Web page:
The Eurostar sat like a futuristic spaceship waiting for them. They soon found their seats and as they shared an over-priced beer, raised the issue which had been quietly on all of their minds. Barry spoke first, ‘We’ve only got wan ticket for the game, how do we decide who gets it?’ Sniper produced a pack of cards. ‘We cut the cards in Seville, highest card goes tae the gem?’ Mick added, ‘Seems fair. I hear tickets are going for a grand so we won’t be able to afford any aff the touts.’ Sniper nodded, ‘We’ll do it in Seville oan the day of the game.’  Mick and Barry agreed. ‘We’ve got a few hours tae kill in Paris before the Madrid train, wit dae yeez want tae see?’ Sniper surprised them by suggesting Notre Dame Cathedral. ‘They might no let you oot Quasimodo!’ quipped Barry. ‘You saying I’m ugly ya humped backed Pollok Midget!’ said Sniper in mock shock. ‘I widnae say ugly,’ replied Barry ‘but ye dae have a face like a bag of rusty spanners.’ Sniper was having none of it, ‘Listen ya fuckin Ooompa-Loompa, I get mer burds in a week than you get in a year.’ Barry laughed, ‘It’s quality that counts Sniper, some of your burds look like guys!’  Sniper shook his head, ‘Jealousy is a terrible thing!’ Somewhere further down the train a guitar could be heard. No one was singing but the tune was familiar. Mick smiled, ‘That the grand Old Team I hear?’ Sniper nodded, ‘Aye, we Tims are fucking everywhere so we ur!’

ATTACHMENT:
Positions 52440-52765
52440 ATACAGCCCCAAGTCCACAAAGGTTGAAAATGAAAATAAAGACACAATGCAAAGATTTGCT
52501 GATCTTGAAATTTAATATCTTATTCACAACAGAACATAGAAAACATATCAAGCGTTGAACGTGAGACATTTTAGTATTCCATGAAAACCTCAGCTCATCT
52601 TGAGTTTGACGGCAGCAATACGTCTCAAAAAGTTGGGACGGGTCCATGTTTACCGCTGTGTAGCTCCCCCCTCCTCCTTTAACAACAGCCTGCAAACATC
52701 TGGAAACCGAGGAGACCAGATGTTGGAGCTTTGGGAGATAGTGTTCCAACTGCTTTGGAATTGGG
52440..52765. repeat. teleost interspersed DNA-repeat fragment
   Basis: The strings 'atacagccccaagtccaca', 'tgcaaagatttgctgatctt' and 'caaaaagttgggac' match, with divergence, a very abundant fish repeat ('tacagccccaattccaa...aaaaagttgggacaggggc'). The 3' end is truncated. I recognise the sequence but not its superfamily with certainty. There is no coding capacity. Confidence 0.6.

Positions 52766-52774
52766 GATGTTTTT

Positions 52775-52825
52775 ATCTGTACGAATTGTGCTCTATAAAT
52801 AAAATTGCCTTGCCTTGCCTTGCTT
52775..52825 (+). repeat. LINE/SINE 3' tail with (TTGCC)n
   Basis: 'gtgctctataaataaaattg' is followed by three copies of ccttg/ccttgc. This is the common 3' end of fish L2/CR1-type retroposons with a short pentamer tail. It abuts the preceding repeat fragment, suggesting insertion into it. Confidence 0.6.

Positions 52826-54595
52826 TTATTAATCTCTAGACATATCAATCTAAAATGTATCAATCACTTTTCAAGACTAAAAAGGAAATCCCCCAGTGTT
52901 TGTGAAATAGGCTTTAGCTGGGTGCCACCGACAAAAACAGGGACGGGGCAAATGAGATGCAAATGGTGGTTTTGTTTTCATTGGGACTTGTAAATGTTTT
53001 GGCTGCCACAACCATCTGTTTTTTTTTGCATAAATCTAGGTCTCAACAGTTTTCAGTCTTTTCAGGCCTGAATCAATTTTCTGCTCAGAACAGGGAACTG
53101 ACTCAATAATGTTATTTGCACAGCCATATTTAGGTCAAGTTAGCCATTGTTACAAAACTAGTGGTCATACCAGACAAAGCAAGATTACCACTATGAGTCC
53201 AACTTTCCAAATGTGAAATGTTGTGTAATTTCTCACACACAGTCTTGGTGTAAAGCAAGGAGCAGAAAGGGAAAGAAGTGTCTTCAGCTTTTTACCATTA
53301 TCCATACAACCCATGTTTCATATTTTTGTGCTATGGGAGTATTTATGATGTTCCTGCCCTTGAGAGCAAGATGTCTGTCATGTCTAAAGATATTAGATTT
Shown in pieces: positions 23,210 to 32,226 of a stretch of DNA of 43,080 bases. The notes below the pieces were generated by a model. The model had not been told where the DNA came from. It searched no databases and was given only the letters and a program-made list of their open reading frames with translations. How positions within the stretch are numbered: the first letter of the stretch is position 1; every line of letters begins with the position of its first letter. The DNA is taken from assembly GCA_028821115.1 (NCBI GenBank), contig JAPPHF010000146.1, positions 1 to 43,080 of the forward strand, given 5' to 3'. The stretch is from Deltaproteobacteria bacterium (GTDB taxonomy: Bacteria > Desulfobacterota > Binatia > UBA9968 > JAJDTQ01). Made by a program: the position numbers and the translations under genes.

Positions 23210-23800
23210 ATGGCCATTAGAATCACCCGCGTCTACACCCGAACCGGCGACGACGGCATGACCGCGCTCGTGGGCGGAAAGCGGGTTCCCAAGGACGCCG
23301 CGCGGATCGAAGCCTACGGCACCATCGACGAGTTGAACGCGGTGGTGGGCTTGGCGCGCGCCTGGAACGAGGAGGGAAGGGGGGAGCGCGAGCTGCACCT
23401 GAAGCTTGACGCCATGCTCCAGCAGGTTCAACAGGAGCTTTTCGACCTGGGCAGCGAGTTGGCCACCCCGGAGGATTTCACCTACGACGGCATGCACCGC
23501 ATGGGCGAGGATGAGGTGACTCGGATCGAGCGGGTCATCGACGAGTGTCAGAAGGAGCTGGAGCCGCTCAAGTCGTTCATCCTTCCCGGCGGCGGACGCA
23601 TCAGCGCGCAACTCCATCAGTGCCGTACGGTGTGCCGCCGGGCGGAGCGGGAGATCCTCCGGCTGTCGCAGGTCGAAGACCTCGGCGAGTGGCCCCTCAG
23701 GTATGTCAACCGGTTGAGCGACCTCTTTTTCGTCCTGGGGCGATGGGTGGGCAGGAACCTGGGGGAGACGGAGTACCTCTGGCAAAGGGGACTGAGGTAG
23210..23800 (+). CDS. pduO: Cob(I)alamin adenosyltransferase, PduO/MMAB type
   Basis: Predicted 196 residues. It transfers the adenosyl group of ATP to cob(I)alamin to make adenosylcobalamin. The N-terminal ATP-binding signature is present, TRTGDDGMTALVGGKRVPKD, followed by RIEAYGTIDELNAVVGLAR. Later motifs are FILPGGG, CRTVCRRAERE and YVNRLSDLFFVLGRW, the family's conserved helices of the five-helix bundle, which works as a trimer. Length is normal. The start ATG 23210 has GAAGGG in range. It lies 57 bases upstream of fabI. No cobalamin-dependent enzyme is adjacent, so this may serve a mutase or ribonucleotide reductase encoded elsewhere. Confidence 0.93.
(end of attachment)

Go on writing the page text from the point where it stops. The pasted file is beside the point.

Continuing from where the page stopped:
It took precisely 2 hours and 15 minutes for the train to whiz under the channel and reach Paris. As the friends stepped out of the Gothic Gare du Nord station it was approaching 3pm. They decided that there was not enough time to visit the Cathedral and settled for some food and a few beers on the Avenue Napoleon III. As they sat at a pavement Café in the late afternoon sun watching the fashionable Parisians pass by Mick said quietly to his friends, ‘This place is another planet so it is.’ Barry agreed, ‘Makes the Gorbals look like Kabul.’ Sniper smiled at a statuesque blond woman who passed their table, ‘Aw right Doll?  Did I no nip you up the Garage last year?’  She smiled back at him and kept walking, ‘If ah could speak the lingo, I’d get some lovin in this toon aw right!’  Geez peace Sniper, I think you pay half yer burds,’ replied Mick with a smile.